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How Are Different Types of Income Taxed?

There are different types of income we can earn from our investments: interest, foreign income, other income, eligible dividends, capital gains, and return of capital. They’re taxed at different rates. So, we should strive to invest for these types of income in the right accounts.

Income taxed at your marginal rate

Interest income, foreign income, and other income are taxed at your marginal income tax rate. You can consider sheltering them in Tax-Free Savings Accounts (TFSAs) or Registered Retirement Savings Accounts (RRSPs) to compound the interests with no hindrance of taxes.

Just remember that when you withdraw from RRSPs, the amount is taxed at the marginal rate. In that perspective, it makes sense to invest for the highest returns in RRSPs. For example, some investors choose to take on more risk for higher returns by investing in stocks.

However, similar to any other foreign income, U.S. dividends are ultimately taxed at your marginal rate if earned in non-registered accounts.

Thanks to the tax treaty between the U.S. and Canada, you can get the full dividend if the U.S-qualified dividends are earned in RRSPs or RRIFs. If not, there’s a 15% withholding tax on the dividend.

CADollars cash money

Eligible dividends are favourably taxed

Many Canadian dividend stocks pay eligible dividends, and they’ll typically say so when they declare their dividends. These dividends increase your taxable income if earned in non-registered accounts. However, they allow you to claim a non-refundable tax credit to reduce your taxes, thereby, making them favourably taxed.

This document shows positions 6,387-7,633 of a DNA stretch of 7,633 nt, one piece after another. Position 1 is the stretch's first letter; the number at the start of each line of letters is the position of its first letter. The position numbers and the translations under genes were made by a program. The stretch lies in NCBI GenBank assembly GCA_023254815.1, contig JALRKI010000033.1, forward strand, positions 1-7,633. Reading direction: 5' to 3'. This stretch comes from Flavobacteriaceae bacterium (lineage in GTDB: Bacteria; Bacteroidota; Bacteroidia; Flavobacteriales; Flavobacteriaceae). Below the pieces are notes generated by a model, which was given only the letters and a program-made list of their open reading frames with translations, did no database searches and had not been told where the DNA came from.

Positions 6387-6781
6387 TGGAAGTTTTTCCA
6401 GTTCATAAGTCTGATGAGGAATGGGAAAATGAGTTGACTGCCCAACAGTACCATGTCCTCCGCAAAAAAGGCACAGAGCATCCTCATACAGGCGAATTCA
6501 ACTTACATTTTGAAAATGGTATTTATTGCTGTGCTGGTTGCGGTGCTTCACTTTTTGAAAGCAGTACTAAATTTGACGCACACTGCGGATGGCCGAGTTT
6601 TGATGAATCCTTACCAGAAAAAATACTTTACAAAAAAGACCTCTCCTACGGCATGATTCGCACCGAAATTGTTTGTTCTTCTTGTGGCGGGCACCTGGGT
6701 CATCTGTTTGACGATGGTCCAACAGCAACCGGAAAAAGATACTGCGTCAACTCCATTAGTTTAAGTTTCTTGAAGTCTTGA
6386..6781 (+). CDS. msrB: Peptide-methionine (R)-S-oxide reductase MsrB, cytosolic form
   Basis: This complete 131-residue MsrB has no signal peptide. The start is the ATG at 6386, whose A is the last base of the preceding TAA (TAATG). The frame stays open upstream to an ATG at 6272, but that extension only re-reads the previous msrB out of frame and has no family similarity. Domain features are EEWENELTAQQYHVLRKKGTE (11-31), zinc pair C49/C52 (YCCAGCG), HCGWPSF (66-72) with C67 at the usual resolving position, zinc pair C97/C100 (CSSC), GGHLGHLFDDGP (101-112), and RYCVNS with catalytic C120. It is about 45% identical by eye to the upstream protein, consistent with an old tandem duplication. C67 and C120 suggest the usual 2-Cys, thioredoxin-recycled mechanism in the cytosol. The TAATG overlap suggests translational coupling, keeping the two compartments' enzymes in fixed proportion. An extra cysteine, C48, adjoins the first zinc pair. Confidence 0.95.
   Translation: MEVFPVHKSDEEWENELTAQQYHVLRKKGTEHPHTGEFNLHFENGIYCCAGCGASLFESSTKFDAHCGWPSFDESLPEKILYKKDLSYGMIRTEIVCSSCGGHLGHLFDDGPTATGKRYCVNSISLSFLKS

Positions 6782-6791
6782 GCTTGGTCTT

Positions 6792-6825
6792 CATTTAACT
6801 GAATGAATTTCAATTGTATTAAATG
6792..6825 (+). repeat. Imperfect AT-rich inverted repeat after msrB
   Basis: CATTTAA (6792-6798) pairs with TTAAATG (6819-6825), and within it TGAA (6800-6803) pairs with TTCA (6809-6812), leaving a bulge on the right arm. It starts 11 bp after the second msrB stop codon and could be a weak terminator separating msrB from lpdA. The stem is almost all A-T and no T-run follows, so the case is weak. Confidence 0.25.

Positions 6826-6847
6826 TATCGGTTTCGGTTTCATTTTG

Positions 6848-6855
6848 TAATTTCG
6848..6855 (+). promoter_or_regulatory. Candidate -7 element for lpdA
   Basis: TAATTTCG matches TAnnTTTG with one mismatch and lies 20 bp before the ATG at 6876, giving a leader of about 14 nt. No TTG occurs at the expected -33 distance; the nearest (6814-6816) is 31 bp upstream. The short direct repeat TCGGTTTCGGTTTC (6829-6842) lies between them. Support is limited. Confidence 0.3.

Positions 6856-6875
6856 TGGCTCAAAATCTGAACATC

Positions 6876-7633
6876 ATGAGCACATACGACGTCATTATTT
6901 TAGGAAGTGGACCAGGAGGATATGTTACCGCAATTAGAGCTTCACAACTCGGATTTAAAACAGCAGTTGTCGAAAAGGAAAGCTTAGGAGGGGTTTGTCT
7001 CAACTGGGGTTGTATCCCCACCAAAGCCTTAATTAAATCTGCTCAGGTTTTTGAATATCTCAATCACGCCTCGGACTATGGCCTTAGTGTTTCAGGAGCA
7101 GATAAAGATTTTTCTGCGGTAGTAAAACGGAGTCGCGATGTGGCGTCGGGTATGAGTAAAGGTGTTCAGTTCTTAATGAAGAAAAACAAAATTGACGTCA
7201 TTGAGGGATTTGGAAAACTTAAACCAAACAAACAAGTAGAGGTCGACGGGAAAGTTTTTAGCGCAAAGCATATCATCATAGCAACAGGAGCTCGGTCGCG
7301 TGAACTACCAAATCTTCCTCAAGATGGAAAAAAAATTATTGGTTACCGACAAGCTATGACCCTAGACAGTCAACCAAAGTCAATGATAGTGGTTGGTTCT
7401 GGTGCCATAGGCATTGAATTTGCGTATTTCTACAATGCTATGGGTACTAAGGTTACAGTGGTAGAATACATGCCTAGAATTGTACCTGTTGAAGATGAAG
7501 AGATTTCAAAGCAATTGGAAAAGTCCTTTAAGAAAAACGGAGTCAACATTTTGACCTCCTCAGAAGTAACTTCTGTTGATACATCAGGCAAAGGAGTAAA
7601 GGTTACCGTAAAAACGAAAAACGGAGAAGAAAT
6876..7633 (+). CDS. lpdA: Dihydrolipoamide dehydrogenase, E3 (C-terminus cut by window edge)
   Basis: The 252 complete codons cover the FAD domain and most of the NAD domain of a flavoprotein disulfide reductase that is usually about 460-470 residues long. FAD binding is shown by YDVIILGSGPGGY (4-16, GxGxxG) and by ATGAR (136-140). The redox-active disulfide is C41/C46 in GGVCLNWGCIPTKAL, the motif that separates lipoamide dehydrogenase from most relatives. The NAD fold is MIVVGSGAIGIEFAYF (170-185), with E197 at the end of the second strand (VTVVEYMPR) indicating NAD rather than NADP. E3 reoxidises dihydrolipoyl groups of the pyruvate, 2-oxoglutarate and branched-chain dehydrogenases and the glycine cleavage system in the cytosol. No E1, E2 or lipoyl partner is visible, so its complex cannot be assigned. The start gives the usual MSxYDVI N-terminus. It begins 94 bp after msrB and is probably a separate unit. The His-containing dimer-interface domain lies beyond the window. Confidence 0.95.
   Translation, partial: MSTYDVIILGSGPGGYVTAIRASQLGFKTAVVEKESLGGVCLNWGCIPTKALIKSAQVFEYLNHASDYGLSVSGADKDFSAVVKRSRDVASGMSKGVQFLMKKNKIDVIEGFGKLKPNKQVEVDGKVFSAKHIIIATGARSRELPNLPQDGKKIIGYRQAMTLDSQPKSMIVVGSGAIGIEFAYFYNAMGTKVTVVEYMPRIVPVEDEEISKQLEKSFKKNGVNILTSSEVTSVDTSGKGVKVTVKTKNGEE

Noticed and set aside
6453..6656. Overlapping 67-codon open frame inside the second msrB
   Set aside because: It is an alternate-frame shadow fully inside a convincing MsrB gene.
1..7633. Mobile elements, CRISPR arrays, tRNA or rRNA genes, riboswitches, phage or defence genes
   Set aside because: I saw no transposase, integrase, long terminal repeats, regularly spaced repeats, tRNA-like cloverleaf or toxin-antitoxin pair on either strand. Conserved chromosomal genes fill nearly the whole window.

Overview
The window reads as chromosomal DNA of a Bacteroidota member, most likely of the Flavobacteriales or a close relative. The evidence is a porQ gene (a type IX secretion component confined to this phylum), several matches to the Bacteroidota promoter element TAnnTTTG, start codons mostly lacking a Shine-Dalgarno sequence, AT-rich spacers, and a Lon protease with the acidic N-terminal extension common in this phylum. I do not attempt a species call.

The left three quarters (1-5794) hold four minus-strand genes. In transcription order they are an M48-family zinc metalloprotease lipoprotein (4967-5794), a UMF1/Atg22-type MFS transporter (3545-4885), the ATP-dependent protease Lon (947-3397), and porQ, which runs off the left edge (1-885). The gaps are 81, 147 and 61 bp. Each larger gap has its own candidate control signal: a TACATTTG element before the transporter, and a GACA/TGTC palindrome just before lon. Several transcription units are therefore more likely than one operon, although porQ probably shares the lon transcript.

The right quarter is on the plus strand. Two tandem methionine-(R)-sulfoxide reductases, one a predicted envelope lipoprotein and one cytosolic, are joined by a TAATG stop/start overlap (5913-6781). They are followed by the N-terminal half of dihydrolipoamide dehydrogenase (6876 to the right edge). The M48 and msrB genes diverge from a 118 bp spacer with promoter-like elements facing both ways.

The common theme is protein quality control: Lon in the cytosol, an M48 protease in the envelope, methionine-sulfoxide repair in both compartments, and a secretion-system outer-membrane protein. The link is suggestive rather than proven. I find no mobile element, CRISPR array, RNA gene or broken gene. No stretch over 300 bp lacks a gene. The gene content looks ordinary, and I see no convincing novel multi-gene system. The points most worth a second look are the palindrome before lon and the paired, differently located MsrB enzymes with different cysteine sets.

For example, Fortis Inc. (TSX:FTS)(NYSE:FTS) pays an eligible dividend. The utility offers a 3.6% yield that tends to grow year after year. Through 2021, the company aims to hike its dividend by 6% on average per year.

Return of capital and capital gains

In non-registered accounts, essentially half of your realized capital gains are taxed at your marginal rate.

Some mutual funds and real estate investment trusts pay out a part of their distributions as return of capital. The return of capital amount reduces your investment’s adjusted cost basis until it turns zero (as it can’t turn negative). At that time (or until you sell the units), the return of capital will be essentially taxed as capital gains.

So, return of capital and capital gain income are favourably taxed in non-registered accounts. In other words, they’re tax-deferred income.

Investor takeaway

Depending on your portfolio and the type of income you earn, you’ll want to invest in certain accounts to reduce as much tax as possible.

Non-registered accounts are great for investing for Canadian-eligible dividends.

TFSAs are great for saving and investing, particularly for young investors who are in a low-income tax bracket. These investors can build their RRSP contribution room, so they can more effectively reduce their taxes when they reach a high tax bracket.

Individuals in high-income tax brackets will likely benefit from contributing to their RRSPs before funding their TFSAs to reduce their taxes for the year.

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